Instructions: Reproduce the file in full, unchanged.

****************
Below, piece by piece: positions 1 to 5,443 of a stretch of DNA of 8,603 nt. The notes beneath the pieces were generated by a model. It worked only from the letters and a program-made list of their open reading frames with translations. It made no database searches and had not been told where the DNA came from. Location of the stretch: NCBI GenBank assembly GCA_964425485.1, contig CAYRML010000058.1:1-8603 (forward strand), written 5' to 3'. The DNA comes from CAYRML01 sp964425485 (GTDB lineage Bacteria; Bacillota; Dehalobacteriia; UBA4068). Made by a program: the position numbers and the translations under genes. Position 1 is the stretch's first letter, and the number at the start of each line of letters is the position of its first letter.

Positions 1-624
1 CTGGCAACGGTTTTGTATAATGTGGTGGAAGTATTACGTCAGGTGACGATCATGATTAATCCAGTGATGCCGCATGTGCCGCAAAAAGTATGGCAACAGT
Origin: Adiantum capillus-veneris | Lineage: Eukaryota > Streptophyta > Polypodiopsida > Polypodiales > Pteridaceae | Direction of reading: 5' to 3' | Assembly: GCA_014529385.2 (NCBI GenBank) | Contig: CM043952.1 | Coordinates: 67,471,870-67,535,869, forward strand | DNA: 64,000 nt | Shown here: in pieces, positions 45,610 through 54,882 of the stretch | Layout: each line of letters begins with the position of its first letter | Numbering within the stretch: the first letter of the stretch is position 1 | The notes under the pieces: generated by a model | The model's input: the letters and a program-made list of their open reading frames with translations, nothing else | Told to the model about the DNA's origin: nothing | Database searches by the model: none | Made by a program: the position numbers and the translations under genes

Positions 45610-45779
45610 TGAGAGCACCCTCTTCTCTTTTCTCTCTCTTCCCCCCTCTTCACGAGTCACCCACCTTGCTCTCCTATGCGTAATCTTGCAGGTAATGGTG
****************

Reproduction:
Below, piece by piece: positions 1 to 5,443 of a stretch of DNA of 8,603 nt. The notes beneath the pieces were generated by a model. It worked only from the letters and a program-made list of their open reading frames with translations. It made no database searches and had not been told where the DNA came from. Location of the stretch: NCBI GenBank assembly GCA_964425485.1, contig CAYRML010000058.1:1-8603 (forward strand), written 5' to 3'. The DNA comes from CAYRML01 sp964425485 (GTDB lineage Bacteria; Bacillota; Dehalobacteriia; UBA4068). Made by a program: the position numbers and the translations under genes. Position 1 is the stretch's first letter, and the number at the start of each line of letters is the position of its first letter.

Positions 1-624
1 CTGGCAACGGTTTTGTATAATGTGGTGGAAGTATTACGTCAGGTGACGATCATGATTAATCCAGTGATGCCGCATGTGCCGCAAAAAGTATGGCAACAGT
Origin: Adiantum capillus-veneris | Lineage: Eukaryota > Streptophyta > Polypodiopsida > Polypodiales > Pteridaceae | Direction of reading: 5' to 3' | Assembly: GCA_014529385.2 (NCBI GenBank) | Contig: CM043952.1 | Coordinates: 67,471,870-67,535,869, forward strand | DNA: 64,000 nt | Shown here: in pieces, positions 45,610 through 54,882 of the stretch | Layout: each line of letters begins with the position of its first letter | Numbering within the stretch: the first letter of the stretch is position 1 | The notes under the pieces: generated by a model | The model's input: the letters and a program-made list of their open reading frames with translations, nothing else | Told to the model about the DNA's origin: nothing | Database searches by the model: none | Made by a program: the position numbers and the translations under genes

Positions 45610-45779
45610 TGAGAGCACCCTCTTCTCTTTTCTCTCTCTTCCCCCCTCTTCACGAGTCACCCACCTTGCTCTCCTATGCGTAATCTTGCAGGTAATGGTG